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Tufts University
Political Science
Kelly Greenhill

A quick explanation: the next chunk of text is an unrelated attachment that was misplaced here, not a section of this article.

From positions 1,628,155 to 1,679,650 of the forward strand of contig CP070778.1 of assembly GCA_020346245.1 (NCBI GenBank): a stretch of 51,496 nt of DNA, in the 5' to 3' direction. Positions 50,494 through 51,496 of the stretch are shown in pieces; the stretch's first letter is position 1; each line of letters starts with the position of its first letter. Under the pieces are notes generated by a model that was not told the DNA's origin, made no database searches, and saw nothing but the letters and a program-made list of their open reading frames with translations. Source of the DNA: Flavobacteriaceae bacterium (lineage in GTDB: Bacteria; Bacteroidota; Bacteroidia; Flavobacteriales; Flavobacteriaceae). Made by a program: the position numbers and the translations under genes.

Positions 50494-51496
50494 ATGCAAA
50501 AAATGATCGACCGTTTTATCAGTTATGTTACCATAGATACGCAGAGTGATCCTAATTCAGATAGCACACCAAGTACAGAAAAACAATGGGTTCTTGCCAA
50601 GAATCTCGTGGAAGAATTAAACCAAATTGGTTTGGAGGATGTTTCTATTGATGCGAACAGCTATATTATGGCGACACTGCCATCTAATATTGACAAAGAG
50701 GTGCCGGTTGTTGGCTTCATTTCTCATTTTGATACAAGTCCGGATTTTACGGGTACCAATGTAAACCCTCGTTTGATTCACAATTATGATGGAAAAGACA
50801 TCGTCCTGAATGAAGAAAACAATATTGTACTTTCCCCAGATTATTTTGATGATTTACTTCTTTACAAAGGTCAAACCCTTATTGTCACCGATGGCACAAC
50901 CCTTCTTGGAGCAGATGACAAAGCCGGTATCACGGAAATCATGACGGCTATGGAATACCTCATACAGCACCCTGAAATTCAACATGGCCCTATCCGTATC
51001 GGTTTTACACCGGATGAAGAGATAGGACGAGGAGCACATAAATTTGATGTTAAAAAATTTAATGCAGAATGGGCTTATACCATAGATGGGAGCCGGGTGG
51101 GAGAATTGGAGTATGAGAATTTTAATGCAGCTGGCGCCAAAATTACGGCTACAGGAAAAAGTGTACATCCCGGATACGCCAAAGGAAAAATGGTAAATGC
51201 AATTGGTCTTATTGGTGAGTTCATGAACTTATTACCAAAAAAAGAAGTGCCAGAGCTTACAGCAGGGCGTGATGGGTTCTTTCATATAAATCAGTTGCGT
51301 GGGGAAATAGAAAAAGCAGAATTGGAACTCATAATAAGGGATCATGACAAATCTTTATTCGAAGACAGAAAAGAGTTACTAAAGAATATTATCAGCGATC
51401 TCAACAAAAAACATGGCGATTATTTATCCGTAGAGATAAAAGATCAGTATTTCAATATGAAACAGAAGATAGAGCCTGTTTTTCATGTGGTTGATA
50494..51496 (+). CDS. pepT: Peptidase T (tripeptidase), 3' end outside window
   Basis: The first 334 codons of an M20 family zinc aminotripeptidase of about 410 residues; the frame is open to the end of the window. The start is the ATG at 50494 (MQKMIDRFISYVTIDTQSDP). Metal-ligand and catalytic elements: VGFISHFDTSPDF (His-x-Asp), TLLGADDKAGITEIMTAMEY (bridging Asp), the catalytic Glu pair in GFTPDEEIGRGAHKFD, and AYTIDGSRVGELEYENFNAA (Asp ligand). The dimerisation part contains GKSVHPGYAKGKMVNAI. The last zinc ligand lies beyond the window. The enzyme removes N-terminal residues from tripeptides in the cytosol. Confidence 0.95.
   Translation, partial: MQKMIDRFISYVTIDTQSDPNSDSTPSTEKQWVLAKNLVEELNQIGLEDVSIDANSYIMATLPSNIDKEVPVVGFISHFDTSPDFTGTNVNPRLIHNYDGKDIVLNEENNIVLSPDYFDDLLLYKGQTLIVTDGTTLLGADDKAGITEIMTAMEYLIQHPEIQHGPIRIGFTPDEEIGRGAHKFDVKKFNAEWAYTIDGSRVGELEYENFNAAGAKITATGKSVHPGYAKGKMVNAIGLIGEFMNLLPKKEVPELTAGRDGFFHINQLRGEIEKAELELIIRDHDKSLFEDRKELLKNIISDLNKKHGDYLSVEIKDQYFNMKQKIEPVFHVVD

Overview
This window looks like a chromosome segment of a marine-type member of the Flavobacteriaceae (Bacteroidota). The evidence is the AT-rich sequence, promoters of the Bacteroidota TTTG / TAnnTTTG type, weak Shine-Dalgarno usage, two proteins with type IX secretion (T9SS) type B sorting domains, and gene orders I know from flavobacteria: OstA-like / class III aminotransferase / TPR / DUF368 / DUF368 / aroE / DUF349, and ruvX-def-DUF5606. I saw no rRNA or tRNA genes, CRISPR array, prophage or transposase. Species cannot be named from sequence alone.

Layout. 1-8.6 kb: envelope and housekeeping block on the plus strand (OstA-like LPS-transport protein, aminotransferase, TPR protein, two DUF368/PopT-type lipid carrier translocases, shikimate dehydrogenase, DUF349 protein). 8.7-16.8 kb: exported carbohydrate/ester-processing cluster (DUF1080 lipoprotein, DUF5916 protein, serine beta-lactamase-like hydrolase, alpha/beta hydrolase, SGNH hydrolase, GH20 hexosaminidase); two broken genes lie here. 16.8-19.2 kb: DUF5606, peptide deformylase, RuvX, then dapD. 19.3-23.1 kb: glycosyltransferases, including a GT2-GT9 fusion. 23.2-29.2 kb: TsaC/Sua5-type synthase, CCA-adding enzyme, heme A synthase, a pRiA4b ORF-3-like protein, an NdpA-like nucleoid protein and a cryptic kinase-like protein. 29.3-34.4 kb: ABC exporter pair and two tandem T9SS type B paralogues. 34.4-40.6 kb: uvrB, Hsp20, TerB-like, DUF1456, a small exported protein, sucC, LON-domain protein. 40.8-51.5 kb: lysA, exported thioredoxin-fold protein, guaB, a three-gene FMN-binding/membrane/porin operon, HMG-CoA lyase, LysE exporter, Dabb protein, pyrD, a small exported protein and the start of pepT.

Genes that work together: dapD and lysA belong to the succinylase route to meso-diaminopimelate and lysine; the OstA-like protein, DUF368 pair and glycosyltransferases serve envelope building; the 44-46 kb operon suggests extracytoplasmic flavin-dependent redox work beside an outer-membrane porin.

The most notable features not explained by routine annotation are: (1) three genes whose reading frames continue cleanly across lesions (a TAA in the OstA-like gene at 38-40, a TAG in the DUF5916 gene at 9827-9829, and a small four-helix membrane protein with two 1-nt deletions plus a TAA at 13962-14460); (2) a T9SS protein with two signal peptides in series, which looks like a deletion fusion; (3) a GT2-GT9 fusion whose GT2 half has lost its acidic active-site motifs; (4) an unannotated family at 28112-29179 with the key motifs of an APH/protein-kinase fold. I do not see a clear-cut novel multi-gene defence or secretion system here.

activists: people who care enough about some issue that they are prepared to incur significant costs and act to achieve their goals anarchy: when no set order or authority exists • ex: multipolar international system appeasement: diplomatic policy of making political or material concessions to an enemy in order to avoid conflict • ex: Neville Chamberlain and Hitler autarky: self-sufficiency authoritarianism: an absolute obedience to authority balancing: preserving the status quo • can be done internally or externally and involves deterring any rising power bandwagoning: joining with the bigger more influential power for security • ex: Britain bandwagoned with the U.S. for Iraqi intervention • ex: Stalin bandwagons with Hitler for own safety Balance of Power: system based on sovereignty and the absence of a world government (i.e. anarchy); distribution of power whereby no single state is powerful enough to dominate or interfere with all others (i.e. absence of hegemony) • coalitions and alliances form to prevent hegemony • can instill competition • is about the preservation of the status quo (through peace when possible and war if necessary) • internal balancing: arms racing, growth of one’s military, catching up to others • external balancing: forming alliances, preventive strikes to neutralize potential hegemons • can result in security dilemma bipolar: two major powers influencing the international system • ex: Triple Alliance and Triple Entente in WWI boomerang effect: idea that citizens in a given country are abused by their government but are incapable of swaying political decisions so they search for other larger more powerful groups that leverage over their government to lobby on their behalf buck-passing: occurs when states allow others to bear the burden of halting the rise of a state; “we don’t want to deal with the rising power, we’ll let someone else tell them “no” • ex: League of Nations with Japan and Manchuria chain-ganging: occurs when states are dragged into war by reckless allies • ex: World War I classical diplomacy: developed at the Congress of Vienna, this system of diplomacy created a shared responsibility to keep and accept the decided upon balance of power and was very successful during its time period (1815-1914, “100 Years of Peace,” “The Long Peace”) due to a number of advantages • statesman did not concern themselves with public opinion • no lobbyists • limits on armed force and technology • ideological differences not substantial enough to lead to war • small number and type of actors • shared goals and objectives • professional diplomats collective security: when each state of a system accepts that the security of one is the concern of all and commits to a collective response to threats and breaches to peace • ex: failed in League of Nations during Japanese invasion on Manchuria constitutional liberalism: type of government that permits basic freedoms of speech, assembly, religion, property, etc. containment: U.S. policy to prevent spread of Communism Cordon Sanitaire: small, weak countries in the middle of Europe unable to defend themselves from Europe Cult of the Offensive: in favor of striking first deflation: decrease in price level democracy: type of government that has a separation of powers and an elected office dependent variable: a variable framing the caused phenomenon of a casual theory or hypothesis; effected by independent variable • ex: sun photosynthesis  plant growth détente: a relaxation of tension between adversaries by means of a conscious and more rational policy of engagement, cooperation, and accomodation domino theory: if one country falls (to Communism), others will follow economic diplomacy: foreign diplomacy fused with economics, trade, and finance • ex: 1922, Walter Rathenau, owner of domestic and international enterprises, became German foreign minister fascism: radical authoritarian nationalism free-riding: when one consumes more than its fair share of a public resource, or shoulder less tan a fair share of the costs of its production • Hitler used free-riding to gain power before WWII globalization: international integration arising from the interchange of world views, products, economics, ideas, and other aspects of culture • was not universally beneficial o countries that succeeded: EastAsian Tigers (South Korea, Taiwan, Singapore, and Hong Kong), China, Thailand, and Brazil o countries that failed: Zambia, 43 African countries o In 2000, although the percentage of people living in poverty had decreased, the number had increased o the West was blamed for failures in globalization gold standard: when the value of all currencies are based off of a given amount of gold hegemony: when a hegemon (leader state) has political power over other subordinate states Idealism (Constructivism): paradigm claiming international politics is shaped by persuasive ideas, collective values, culture, and social identities illiberal democracy: a governing system where although elections take place, citizens lack civil liberties • ex: Iran imperialism: an unequal human and territorial relationship, usually in the form of an empire, based on i
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